After so many years, devs are able to complete a very well balanced MMORPG, but they do not do it because it's not the interest of anyone.

Imbalance is vital for a MMORPG. 



No it's not. It's just you cannot have perfect balance in a game without homogenity. Especially not in a game with 10 million people who play hours a day. ANY TRIVIAL difference is enough to get people rushing to the forums. Now you add in to it class synergies, racial abilities, and the fact that the math scales in a non-linear fashion and that there are a ton of different conditions and random effects to deal with it is IMPOSSIBLE to balance. They would love for it to be balanced and non-homogenous. CANNOT be done.  

They would much rather crank out expansion packs once every 18 months at $50 per and get damn near 300 mil in revenue.. 
Technically speaking, there is no such thing as a video game RPG.  A video game is full of boundaries.  Limits on your character, limits on the world, on NPC responses, enemy AI etc.  The only true RPG is a table top game where the only limitation is your imagination, and of course, some rules that keep you from flying off like superman at level 1.    

MMO is just a name given to a fantasy adventure video game where tons of people interact simultaneously.   



RPG does not mean boundless.
Imbalance is vital for a MMORPG. 

"Perfect" balance is impossible.  There will always be a "best".

The important bit is the gap between "best" and "second best".




Rock, Paper Scissors....  there isnt always a best except for "best vs this now"



RPS is perfectly symmetrical and homogenous. The only difference is the name and shape of each hand.
Imbalance is vital for a MMORPG. 

"Perfect" balance is impossible.  There will always be a "best".

The important bit is the gap between "best" and "second best".




Rock, Paper Scissors....  there isnt always a best except for "best vs this now"



RPS is perfectly symmetrical and homogenous. The only difference is the name and shape of each hand.



It can work imbalanced (sort of) here is how... I am a fighter I am awesome at rock... get a +1 damage when my rock wins... it makes me more predictable.  Now you are a rogue you are awesome at scissors  ... get a +1 damage when your scissors wins.   And teh next guy is a duelist who is awesome at paper.  All of us CAN choose any of the moves but our choices are modified by ... do we know the fighting style of our adversary and we can discover there style during play.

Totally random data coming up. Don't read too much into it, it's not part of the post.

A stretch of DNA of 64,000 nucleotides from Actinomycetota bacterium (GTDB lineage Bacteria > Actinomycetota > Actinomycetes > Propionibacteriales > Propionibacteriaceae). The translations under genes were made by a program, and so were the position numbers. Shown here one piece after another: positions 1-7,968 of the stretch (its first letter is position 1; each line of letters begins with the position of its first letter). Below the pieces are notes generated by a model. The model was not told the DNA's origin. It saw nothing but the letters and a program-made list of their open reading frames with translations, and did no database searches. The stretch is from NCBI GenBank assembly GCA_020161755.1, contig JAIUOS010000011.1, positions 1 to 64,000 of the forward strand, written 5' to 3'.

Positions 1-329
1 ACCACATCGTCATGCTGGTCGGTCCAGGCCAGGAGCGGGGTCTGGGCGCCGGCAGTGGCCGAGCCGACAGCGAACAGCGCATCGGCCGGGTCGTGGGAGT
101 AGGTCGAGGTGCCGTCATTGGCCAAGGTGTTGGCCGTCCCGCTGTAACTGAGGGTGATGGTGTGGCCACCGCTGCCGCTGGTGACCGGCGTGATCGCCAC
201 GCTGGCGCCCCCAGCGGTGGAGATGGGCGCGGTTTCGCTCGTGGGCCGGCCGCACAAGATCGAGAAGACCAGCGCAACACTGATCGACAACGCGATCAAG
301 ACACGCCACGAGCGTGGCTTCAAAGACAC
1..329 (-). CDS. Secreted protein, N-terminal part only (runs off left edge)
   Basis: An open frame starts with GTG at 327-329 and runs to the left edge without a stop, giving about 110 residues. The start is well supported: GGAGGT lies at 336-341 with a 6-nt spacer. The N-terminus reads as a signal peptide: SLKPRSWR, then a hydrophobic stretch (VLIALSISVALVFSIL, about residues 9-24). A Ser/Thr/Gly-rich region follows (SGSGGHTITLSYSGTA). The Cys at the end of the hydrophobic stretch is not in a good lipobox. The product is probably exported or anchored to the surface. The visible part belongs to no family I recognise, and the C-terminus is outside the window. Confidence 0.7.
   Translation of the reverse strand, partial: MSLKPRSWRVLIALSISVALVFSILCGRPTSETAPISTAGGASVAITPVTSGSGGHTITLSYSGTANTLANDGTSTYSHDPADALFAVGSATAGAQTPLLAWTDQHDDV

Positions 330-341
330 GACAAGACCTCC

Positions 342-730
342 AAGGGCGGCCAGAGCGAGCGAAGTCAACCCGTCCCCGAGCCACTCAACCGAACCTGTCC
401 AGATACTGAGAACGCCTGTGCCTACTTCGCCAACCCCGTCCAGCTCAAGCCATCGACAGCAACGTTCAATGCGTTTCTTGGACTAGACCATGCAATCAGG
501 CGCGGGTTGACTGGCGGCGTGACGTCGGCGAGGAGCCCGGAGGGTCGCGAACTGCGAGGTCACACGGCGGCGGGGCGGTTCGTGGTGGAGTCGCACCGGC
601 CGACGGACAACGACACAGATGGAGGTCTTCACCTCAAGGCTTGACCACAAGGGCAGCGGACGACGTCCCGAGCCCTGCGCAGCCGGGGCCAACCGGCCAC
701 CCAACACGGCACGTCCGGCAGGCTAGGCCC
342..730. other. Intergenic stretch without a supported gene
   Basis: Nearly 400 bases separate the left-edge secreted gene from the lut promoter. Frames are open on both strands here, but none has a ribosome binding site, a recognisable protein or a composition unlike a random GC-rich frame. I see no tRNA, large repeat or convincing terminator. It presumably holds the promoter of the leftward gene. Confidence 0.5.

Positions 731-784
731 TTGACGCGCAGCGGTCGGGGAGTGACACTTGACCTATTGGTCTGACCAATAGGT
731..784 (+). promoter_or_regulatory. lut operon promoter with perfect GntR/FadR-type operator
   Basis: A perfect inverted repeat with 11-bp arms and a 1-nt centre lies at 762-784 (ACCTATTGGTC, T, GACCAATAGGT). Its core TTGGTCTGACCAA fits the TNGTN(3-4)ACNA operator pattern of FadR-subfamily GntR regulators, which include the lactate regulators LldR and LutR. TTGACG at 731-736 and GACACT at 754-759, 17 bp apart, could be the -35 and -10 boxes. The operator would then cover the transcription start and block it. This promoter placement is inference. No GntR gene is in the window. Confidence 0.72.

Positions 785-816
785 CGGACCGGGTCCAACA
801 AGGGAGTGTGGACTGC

Then we can add Spock and Lizard... when spock and lizard are added the results tend to get more extreme...(when they are defeated or when they are defeated both )

OK rocks/paper/scissors arent thematically nice  lets call them Forceful Direct  and Responsive
Adjustment and Deceptive Complexity... perhaps.

Spock and Lizard are ofcourse Predictive Analysis and Wild Instinct ofcourse.

Shrug is Spock really the same as Scissors? 

A spock afficionado will often be defeated faster or defeat his enemies faster than the Scissors afficionado... 



 
  Creative Character Build Collection and The Magic of King's and Heros  also Can Martial Characters Fly? 

Improvisation in 4e: Fave 4E Improvisations - also Wrecans Guides to improvisation beyond page 42
The Non-combatant Adventurer (aka Princess build Warlord or LazyLord)
Reality is unrealistic - and even monkeys protest unfairness
Reflavoring the Fighter : The Wizard : The Swordmage - Creative Character Collection: Bloodwright (Darksun Character) 

At full hit points and still wounded to incapacitation? you are playing 1e.
By virtue of being a player your characters are the protagonists in a heroic fantasy game even at level one
"Wizards and Warriors need abilities with explicit effects for opposite reasons. With the wizard its because you need to create artificial limits on them, they have no natural ones and for the Warrior you need to grant permission to do awesome."

 

One runs on algorithms and electricity.

The other on tacos and Funyons.